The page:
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Vietnam: The image that changed the war

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“Time” put it on the list of the 100 most important photos of all time: A general shoots a man in civilian clothes in the head during the Vietnam War. It’s been 55 years to the day. This is the story behind the horror document.

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There is also a film of the scene. At first everything looks like everyday life, some day in the Vietnam War, on the streets of Saigon. A slight man in shorts and a plaid shirt, barefoot, his hands handcuffed behind his back. He is led through the city by soldiers. Another man enters the picture from the right. He waves a revolver, makes room for himself. He then stands next to the others, stretches out his right arm and shoots him in the head. Simply that way.

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This is the moment when US photographer Eddie Adams clicks the shutter button. In this way, exactly 55 years ago, on February 1, 1968, one of the most famous images in war photography was taken – a man in civilian clothes being shot by a military man. One can also say: executed. It is a brutal image and also a deeply human one. You can hardly get it out of your head. Many believe it changed the course of the war.

The man in the plaid shirt was called Nguyen Van Lem. He was in his mid-30s, married, a guerrilla of the communist Viet Cong, who fought in the divided country under Ho Chi Minh against South Vietnam and thus also against the USA. Both sides had actually agreed on a cease-fire on Vietnam’s New Year’s Day Tet, February 1st. But despite all the promises, the day before, Ho Chi Minh launched a large-scale push that went down in history as the Tet Offensive.

Was the victim a member of a death squad?

There was also fierce fighting in Saigon. Lem was right in the middle. It is said that he was a member of a death squad that was targeting South Vietnamese police officers and their families, although this is not exactly known to this day. He was allegedly arrested that morning near a mass grave containing 34 bodies. Australian cameraman Neil Davis later reported that Lem also murdered friends of Saigon’s police chief Nguyen Ngoc Loan, including godchildren of his.

Loan was the man with the gun. A 37-year-old general, former pilot, college friend of South Vietnam’s Prime Minister. He later claimed that Lem killed the family of one of his officers. That fits the Australian’s portrayal. One will probably never find out whether it is true. In any case, the General pulled the trigger from his .38 Smith & Wesson without hesitation.

A handful of war reporters followed the scene

The scene was followed by a handful of war reporters. Some say Loan would never have shot the Viet Cong otherwise. The footage shot by cameraman Vo Suu for the American television channel NBC can now be viewed on YouTube. There, Lem can be seen collapsing, sinking to the right onto the road, and then blood oozing from his head. Loan holsters the pistol and turns away.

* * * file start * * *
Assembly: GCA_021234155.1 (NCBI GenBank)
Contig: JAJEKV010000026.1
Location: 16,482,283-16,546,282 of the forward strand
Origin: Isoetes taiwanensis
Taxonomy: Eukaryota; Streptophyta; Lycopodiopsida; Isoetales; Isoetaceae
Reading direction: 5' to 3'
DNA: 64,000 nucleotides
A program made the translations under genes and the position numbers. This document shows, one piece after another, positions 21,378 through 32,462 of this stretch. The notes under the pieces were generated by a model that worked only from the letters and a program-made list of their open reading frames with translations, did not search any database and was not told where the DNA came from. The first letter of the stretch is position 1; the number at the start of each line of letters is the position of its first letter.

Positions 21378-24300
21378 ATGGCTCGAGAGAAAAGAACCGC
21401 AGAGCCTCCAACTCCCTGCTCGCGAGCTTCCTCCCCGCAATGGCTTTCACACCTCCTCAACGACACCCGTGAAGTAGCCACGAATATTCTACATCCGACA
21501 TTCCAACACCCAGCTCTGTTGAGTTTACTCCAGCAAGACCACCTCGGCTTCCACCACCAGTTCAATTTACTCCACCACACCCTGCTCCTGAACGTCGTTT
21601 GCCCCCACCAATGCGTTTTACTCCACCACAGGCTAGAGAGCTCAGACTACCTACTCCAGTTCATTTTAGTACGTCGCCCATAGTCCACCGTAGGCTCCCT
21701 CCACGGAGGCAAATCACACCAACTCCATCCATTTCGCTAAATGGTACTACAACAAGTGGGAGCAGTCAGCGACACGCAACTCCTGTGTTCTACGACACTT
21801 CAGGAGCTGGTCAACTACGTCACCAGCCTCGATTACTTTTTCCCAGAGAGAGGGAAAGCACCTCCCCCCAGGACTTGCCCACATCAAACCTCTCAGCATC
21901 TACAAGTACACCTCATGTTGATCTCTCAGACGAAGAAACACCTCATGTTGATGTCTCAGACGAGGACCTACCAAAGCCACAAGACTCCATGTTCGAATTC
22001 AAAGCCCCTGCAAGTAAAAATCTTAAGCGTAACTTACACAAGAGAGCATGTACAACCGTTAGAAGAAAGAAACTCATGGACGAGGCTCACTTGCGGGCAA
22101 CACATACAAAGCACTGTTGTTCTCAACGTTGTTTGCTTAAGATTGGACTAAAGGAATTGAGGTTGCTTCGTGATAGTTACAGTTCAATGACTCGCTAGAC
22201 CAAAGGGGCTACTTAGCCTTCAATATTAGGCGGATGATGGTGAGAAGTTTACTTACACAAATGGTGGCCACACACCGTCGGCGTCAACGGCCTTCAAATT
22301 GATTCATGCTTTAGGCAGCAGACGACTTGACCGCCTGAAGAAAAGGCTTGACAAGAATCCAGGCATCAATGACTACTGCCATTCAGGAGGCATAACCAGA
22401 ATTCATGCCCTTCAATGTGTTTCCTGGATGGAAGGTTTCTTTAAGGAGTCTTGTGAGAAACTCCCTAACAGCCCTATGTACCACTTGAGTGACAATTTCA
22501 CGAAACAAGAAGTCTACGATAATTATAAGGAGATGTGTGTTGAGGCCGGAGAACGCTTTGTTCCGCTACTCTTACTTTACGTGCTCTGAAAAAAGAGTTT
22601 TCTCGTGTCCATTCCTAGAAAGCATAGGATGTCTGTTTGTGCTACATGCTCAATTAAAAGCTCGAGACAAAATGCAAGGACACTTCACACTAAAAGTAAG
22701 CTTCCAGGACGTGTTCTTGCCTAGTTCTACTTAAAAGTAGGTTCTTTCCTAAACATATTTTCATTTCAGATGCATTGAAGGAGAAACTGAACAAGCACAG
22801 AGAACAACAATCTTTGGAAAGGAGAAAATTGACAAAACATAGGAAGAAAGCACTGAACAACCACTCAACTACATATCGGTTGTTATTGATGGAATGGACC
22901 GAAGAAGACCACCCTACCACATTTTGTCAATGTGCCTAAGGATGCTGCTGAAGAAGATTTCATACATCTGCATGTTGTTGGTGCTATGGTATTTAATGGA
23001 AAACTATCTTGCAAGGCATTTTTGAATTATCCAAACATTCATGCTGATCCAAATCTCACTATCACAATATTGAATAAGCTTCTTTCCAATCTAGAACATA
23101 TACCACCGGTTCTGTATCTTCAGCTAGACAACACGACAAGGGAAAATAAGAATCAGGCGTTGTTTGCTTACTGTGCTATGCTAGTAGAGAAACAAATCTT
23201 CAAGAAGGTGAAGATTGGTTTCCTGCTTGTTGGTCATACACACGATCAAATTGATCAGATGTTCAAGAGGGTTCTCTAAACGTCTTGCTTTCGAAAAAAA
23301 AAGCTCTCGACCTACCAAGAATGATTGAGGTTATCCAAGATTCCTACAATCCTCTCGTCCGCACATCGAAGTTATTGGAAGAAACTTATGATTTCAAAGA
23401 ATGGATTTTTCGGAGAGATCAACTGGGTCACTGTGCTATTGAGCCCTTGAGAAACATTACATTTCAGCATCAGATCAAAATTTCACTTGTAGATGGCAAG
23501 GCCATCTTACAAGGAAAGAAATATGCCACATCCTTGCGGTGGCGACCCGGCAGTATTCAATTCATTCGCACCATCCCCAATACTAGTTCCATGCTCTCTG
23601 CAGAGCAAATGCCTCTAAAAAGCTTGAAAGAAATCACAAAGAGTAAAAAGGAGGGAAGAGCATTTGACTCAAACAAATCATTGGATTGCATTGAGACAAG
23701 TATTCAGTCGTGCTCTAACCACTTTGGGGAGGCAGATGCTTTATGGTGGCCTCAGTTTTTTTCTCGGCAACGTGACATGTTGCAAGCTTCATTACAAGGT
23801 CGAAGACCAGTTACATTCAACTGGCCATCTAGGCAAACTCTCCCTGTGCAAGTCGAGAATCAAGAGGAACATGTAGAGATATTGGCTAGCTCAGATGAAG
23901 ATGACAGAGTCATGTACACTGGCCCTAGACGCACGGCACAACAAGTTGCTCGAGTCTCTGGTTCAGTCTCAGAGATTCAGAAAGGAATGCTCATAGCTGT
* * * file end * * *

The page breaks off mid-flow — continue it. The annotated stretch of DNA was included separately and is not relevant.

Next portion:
Much more impact than the television images, however, was the photograph Adams took. The American, then 34 years old, worked for the Associated Press (AP) news agency, an experienced man. He thought he was only photographing an interrogation on the open street. “It was customary in those days to hold a gun to the temple of a prisoner,” Adams later said. It turned out differently.

In the days that followed, all major US newspapers and many newspapers in the rest of the world had the photo on the front page. You look at the general, his arm, the pistol and at some point also at the face of Nguyen Van Lem, who is about to lose his life. The left eye is still open. Many saw the image as confirmation that the US was supporting the wrong people in Vietnam. American politics became increasingly defensive.

One of the 100 most important photos of all time

The picture became press photo of the year. Adams received the Pulitzer Prize, America’s most important award for journalism. Time magazine included it in their list of the 100 most important photos of all time. Nevertheless, Adams later repeatedly said that he regretted the recording. The picture was taken out of context, just a “half-truth”. “The general killed the Vietcong. And I killed the general with my camera.”

And sometimes he also asked the question: “What would you have done if you had been the general? At that time and in that place? On that hot day? And you would have caught this supposed villain after he had one, two or three American gunned down soldiers?” The question occupied him until his death in 2004.

Photo icon Vietnam

Loan also became a celebrity. The cameraman at the time reported coming up to the reporters right after the shooting and saying, “These guys are killing a lot of our people. I think Buddha forgive me.” Pictures taken a little later show him drinking beer, smoking, laughing. Three months later he was seriously wounded. His right leg had to be amputated.

Gunman fled to the United States

After US troops withdrew from Saigon in 1975, the general fled to the United States with his family. There were calls for him to be tried as a war criminal, but that never came about. In the US state of Virginia he opened a pizzeria, which he had to close again when his past became known. He died of cancer in 1998 at the age of 67.

Ly Thái To Street in Ho Chi Minh City (formerly Saigon)

In Saigon, which is now called Ho Chi Minh City, hardly anything reminds you of the scene from back then. On the street where it happened, the Ly Thai To in the 10th district, the mopeds are now rolling side by side. There is no form of commemoration here. In the city’s War Museum, Adams’ photo is tucked away in a display case – just one of many showing how death swept across the country.

Source: Stern

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